For the most part, this information is somewhat similar to that you’d get from competing services. But the whole design of the website looks dated and crams sometimes confusing information on a single page.

My results were also wild. Apparently I’m 9.8 percent Indian, 2.7 percent South American, and 2.1 percent Northwestern African. My top regions were Scandinavia at 20.1 percent, Southern France at 13.4 percent, and the Orkney Islands in Scotland at 13 percent. These results are a far cry from the information I’ve gotten from other tests.

gps origins gene pool percentage results Dieter Holger/IDG

The ethnic estimate panel from GPS Origins.

The second section, DNA Migration Routes, is GPS Origins’ claim to fame. This is where you learn the geographic areas that your ancestors supposedly moved across. GPS Origins presents this information in a map with six points: three for your father, and three for your mother.

The results, however, don’t tell you which points align with your father’s side, and which is your mother’s side. That’s because GPS Origins only tests your autosomal DNA and not your father’s yDNA or your mother’s mtDNA.

You can learn more about the routes your ancestors took by clicking on each color-coded route. (No meaning is given for the colors used.) This updates the “migration story,” which is told through text that shows up underneath the map.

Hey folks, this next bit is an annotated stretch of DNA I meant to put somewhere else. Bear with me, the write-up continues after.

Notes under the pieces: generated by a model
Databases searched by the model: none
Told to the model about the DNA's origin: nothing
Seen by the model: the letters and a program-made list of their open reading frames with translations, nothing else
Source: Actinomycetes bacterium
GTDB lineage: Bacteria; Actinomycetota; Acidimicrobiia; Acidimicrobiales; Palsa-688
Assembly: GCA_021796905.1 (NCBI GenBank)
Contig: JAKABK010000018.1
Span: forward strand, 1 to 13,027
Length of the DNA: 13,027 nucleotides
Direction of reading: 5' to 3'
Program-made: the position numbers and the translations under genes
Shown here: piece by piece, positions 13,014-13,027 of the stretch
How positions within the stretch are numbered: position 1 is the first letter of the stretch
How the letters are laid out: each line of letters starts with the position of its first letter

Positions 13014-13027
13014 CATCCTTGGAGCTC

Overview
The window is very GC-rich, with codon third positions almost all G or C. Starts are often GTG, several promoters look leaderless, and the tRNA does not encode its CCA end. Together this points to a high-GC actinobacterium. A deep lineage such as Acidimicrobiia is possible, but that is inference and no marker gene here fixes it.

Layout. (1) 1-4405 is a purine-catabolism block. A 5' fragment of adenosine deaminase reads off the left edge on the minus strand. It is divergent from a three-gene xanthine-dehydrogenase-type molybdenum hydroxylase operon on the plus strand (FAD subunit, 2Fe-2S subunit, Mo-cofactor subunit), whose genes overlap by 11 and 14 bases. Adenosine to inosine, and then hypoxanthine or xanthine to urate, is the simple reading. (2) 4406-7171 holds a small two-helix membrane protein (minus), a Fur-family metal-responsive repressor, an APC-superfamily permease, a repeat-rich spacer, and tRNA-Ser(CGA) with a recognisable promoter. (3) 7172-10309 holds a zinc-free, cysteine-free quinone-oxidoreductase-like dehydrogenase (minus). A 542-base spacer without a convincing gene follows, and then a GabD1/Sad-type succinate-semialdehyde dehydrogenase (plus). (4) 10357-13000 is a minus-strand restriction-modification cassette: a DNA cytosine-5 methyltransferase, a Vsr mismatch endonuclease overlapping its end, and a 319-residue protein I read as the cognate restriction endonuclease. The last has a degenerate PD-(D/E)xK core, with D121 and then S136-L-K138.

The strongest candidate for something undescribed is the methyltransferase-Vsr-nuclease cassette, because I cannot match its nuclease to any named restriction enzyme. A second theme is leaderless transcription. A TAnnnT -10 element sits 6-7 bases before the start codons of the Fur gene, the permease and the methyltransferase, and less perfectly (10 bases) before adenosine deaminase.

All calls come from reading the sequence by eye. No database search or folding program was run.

GPS Origins doesn’t allow you to do much else, though, at least you can download your raw DNA data and upload it to other services for processing.

gps origins dna migration routes Dieter Holger/IDG

This map from GPS Origins pinpoints your ancient ancestors' supposed migration patterns.


GPS Origins is unique in that you can take their test through a number of resellers--so it’s the reseller’s privacy policy that you should pay attention to.

(In other words: How your DNA is protected can vary depending on who you take the GPS Origins test with.)

I took my test through HomeDNA. This particular reseller’s privacy policy is airtight. HomeDNA only uses your testing information to “provide you the services you have requested, process your order, and respond to any order or billing related questions.” The company says they will not share or sell any of your test data with third-parties. You can also request to have your data deleted and DNA sample destroyed anytime by emailing them.


Because GPS Origins’ test is resold by various companies, you can find the test for anywhere between $99 and $199.

The HomeDNA test I took costs $199, which makes GPS Origins’ dubious results seem especially overpriced. Tests like 23andMe and Living DNA essentially provide what GPS Origins does and more for the same price without similar criticism from geneticists. If you’re looking for a DNA test, then I can’t recommend GPS Origins.

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Dieter Holger

PC World (US online)